A lot of the work we do at Laughton Scott focuses on how to deliver your core message. Speechwriting is concerned with the content of that message. But the two are inextricably linked. A speech is not an essay read out loud. That kind of speech, full of facts, figures, and lists, loses an audience almost before it has begun. The best use straightforward but memorable language that connects with the audience to impart one clear core message.
When we meet with you to discuss a speech we have three aims. The first is to understand the points you need to get across, and what you hope to achieve from the speech. The second is to get to know you personally, so we can tailor the speech to fit your speaking ability, your vocal rhythms, your sense of humour, and your natural tone of voice. Finally, we find out as much as we can about the audience, so we can write a speech that will hit all their key buttons, and produce the response you want – whether that means a standing ovation, a smiling workforce, or a successful sale. With these three elements in place, we write content for you that is original, relevant, and interesting – the key to a successful speech.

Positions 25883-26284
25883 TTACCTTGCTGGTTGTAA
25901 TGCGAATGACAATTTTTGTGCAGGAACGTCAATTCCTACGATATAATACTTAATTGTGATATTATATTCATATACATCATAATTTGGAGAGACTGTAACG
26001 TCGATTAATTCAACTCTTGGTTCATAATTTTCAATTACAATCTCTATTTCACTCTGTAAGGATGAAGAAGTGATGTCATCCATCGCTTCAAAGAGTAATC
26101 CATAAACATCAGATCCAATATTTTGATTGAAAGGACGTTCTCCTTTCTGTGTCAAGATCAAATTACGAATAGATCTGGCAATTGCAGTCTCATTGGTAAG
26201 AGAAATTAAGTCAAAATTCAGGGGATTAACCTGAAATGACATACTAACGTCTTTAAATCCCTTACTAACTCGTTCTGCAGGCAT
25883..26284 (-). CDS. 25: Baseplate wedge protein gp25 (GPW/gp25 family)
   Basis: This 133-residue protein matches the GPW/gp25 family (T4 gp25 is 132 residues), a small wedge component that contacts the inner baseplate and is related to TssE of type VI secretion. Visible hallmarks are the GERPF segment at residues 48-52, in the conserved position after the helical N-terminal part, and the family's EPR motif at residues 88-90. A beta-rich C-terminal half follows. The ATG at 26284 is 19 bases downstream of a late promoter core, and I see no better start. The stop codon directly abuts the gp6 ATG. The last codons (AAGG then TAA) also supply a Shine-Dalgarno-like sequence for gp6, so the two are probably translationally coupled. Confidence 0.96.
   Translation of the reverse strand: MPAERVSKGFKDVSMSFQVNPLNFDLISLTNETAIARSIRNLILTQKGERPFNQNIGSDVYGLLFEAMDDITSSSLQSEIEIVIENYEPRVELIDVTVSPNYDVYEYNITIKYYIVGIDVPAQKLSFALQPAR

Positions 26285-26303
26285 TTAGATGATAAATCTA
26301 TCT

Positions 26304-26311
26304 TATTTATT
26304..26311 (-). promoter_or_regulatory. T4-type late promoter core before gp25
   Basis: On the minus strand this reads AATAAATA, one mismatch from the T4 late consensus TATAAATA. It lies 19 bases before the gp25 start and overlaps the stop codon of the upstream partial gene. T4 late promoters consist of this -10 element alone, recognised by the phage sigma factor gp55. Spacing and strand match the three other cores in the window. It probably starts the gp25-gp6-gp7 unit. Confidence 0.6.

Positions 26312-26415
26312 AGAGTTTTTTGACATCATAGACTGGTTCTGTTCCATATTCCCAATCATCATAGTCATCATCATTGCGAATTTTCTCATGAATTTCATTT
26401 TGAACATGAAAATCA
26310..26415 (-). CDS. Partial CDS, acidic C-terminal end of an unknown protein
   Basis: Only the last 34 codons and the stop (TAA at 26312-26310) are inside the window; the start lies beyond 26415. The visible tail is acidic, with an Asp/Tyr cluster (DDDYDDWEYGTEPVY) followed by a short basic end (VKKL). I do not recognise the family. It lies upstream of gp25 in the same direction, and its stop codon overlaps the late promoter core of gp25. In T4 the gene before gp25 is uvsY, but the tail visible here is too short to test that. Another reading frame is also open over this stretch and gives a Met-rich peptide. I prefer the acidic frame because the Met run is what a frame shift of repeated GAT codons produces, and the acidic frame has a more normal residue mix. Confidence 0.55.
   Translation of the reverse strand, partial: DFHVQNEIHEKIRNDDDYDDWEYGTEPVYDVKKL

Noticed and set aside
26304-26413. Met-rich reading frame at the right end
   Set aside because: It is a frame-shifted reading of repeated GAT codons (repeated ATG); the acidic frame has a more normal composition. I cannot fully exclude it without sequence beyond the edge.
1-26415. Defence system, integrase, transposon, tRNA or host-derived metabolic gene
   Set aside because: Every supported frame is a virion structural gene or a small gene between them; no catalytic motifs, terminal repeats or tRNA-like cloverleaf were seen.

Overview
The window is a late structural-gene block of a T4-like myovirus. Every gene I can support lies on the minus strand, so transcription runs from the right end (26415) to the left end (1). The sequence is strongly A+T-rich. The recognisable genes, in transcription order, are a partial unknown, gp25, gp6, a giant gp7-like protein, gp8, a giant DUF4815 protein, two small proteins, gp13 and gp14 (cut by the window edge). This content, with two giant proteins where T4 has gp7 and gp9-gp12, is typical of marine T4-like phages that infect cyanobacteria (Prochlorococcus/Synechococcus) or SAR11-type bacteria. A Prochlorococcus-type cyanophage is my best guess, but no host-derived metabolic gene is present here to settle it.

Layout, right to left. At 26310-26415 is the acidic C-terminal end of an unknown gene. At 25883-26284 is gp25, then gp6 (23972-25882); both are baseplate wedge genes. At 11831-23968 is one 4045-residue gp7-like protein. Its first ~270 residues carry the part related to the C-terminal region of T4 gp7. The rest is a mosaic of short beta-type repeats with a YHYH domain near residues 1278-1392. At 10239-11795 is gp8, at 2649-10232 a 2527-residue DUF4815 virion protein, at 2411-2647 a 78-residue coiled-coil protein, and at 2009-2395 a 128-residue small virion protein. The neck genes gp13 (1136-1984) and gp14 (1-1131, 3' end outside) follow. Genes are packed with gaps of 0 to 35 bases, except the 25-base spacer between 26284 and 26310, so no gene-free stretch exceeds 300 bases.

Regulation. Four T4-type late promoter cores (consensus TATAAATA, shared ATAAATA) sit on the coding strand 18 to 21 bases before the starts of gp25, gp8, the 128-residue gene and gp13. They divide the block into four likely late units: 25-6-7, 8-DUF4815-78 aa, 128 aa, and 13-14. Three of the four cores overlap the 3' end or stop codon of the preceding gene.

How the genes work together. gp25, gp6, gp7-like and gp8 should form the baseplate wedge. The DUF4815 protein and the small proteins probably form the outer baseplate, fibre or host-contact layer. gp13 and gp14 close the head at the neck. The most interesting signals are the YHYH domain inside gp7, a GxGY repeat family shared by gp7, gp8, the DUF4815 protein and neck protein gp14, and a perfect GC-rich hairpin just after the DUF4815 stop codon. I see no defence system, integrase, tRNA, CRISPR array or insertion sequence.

The art of speech writing has changed. The challenges are greater and, thanks to social media, the stakes are higher. Nail it with a killer soundbite and your wisdom goes viral, but say something silly and it’s not just the audience in the room that will judge you. Meanwhile, online speech templates make it increasingly difficult for the untutored speechwriter to be original.
It’s become harder to get it right, but great business speakers have always been rare. This is because most speakers fall into the same trap: They talk too much about what they know, creating content that is too technical, too specific and not focused on the benefits to their audience. A speaker who targets what the audience wants to hear wins their attention. And if they do it well they will be rewarded with respect for themselves and their organisation.
There is a vital truth that all speakers should never forget: the vast majority of your audience will be pushed to remember more than one thing you have said 24 hours after your speech. The good news is that social media will probably latch onto your core message – but only if it is crystal clear. We help define that message; determine the outcome the speaker wants from the audience, and to engineer the speech to meet your goal and your audience’s interest.
We have worked with professionals in very technical industries where speakers struggle to get their audiences – from their bosses to their clients – to understand the value of their ideas. We have advised companies pitching concepts in new ways, politicians looking for a better way to get their messages across, after dinner speakers wanting to create a lasting, positive impression. In every case, we have helped clients clarify what they want to say and to deliver it with the greatest impact.